Sampling

Sampling Procedure

The principal objective of the sample design was to provide current and reliable estimates on a set of indicators covering the four major areas of the World Fit for Children declaration, including promoting healthy lives; providing quality education; protecting against abuse, exploitation and violence; and combating HIV/AIDS.  The population covered by the 2006 MICS is defined as the universe of all women aged 15-49 and all children aged under 5.  A sample of households was selected and all women aged 15-49 identified as usual residents of these households were interviewed.  In addition, the mother or the caretaker of all children aged under 5 who were usual residents of the household were also interviewed about the child.

The sample for the Multiple Indicator Cluster Survey of the Syrian Arab Republic was designed to estimate a number of indicators on the situation of women and children at the national, and governorate levels, for urban and rural areas. The framework of the 2004 Overall Census of Inhabitants and Dwellings was used as the sampling frame. The sample was selected in two stages in each area. In the first stage, the clusters were drawn as census areas in proportion to size with a total of (1000) clusters. In the second stage, the counting units were drawn (households) in a regular arbitrary manner. The sample is not selfweighting. For reporting national level results, sample weights are used.

Following standard MICS data collection rules, if a household was actually more than one household when visited, then a) if the selected household contained two households, both were interviewed, or b) if the selected household contained 3 or more households, then only the household of the person named as the head was interviewd.

No replacement of households was permitted in case of non-response or non-contactable households.  Adjustments were made to the sampling weights to correct for non-response, according to MICS standard procedures.

The sampling procedures are more fully described in the sampling appendix of the final report and can also be found in the list of technical documents within this archive.

Deviation from Sample Design

No major deviations from the original sample design were made.  All sample enumeration areas were accessed and successfully interviewed with good response rates.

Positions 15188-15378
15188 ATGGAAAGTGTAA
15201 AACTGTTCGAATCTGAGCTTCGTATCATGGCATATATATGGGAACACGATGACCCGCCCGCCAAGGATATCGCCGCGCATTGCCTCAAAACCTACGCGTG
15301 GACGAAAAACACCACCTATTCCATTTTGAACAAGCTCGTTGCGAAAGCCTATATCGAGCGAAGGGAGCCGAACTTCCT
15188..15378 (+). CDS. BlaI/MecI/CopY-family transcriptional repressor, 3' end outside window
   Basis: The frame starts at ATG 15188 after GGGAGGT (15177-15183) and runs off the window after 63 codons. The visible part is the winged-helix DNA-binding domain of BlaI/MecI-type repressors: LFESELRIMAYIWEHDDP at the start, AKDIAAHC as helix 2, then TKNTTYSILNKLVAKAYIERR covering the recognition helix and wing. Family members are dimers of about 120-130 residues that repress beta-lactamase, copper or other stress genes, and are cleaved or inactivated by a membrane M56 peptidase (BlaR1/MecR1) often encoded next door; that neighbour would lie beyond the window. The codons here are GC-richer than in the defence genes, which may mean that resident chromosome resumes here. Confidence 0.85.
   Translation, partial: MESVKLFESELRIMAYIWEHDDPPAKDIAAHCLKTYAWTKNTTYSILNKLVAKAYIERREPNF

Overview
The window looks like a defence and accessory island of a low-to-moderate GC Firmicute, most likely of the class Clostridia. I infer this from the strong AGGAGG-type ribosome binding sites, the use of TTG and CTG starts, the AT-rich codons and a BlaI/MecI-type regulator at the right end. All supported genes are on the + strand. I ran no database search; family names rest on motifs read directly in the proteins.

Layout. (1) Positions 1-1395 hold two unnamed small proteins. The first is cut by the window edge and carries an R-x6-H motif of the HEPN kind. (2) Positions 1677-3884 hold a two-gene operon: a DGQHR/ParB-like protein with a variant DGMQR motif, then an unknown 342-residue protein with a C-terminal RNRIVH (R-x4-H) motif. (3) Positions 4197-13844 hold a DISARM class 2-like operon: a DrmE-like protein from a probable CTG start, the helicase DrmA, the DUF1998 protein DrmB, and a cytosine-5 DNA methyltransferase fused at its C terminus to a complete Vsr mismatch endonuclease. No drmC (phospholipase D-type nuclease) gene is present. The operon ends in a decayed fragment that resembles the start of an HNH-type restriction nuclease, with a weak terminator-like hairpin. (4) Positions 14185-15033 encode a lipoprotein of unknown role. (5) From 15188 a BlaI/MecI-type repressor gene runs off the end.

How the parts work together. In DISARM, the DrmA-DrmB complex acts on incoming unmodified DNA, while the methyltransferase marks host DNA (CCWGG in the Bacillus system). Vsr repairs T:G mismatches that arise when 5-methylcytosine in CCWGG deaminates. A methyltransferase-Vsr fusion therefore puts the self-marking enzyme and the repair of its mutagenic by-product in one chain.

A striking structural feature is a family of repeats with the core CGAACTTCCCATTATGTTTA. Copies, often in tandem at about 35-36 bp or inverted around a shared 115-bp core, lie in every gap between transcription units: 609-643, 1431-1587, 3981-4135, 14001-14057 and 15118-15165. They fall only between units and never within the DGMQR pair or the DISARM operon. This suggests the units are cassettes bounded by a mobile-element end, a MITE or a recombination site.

Response Rates

Out of (20022) households selected for sampling, (19870) were actually found, while the dwellings of the remaining households were either not occupied, or else the households themselves were out. (19019) households were successfully interviewed yielding a household response rate of (95.7) percent. In the interviewed households (25563) women aged 15-49 were identified. Out of these (25026) women were interviewed, yielding a response rate of (97.9) percent. The number
of children under five listed in the household questionnaire totaled (11104). Out of these, (11017) children were interviewed, which corresponds to a response rate of 99.2%. The overall response rate for the women’s questionnaires was (93.7) percent, while the one for the children under five was (95) percent. The response rate was similar in urban and rural areas, as Table (HH1) shows.

Weighting

Sample weights were calculated for each of the datafiles.  

Sample weights for the household data were computed as the inverse of the probability of selection of the household, computed at the sampling domain level (urban/rural within each region).  The household weights were adjusted for non-response at the domain level, and were then normalized by a constant factor so that the total weighted number of households equals the total unweighted number of households.  The household weight variable is called HHWEIGHT and is used with the HH data and the HL data.

Sample weights for the women's data used the un-normalized household weights, adjusted for non-response for the women's questionnaire, and were then normalized by a constant factor so that the total weighted number of women's cases equals the total unweighted number of women's cases.

Sample weights for the children's data followed the same approach as the women's and used the un-normalized household weights, adjusted for non-response for the children's questionnaire, and were then normalized by a constant factor so that the total weighted number of children's cases equals the total unweighted number of children's cases.
Generated: MAY-20-2009 using the IHSN Microdata Management Toolkit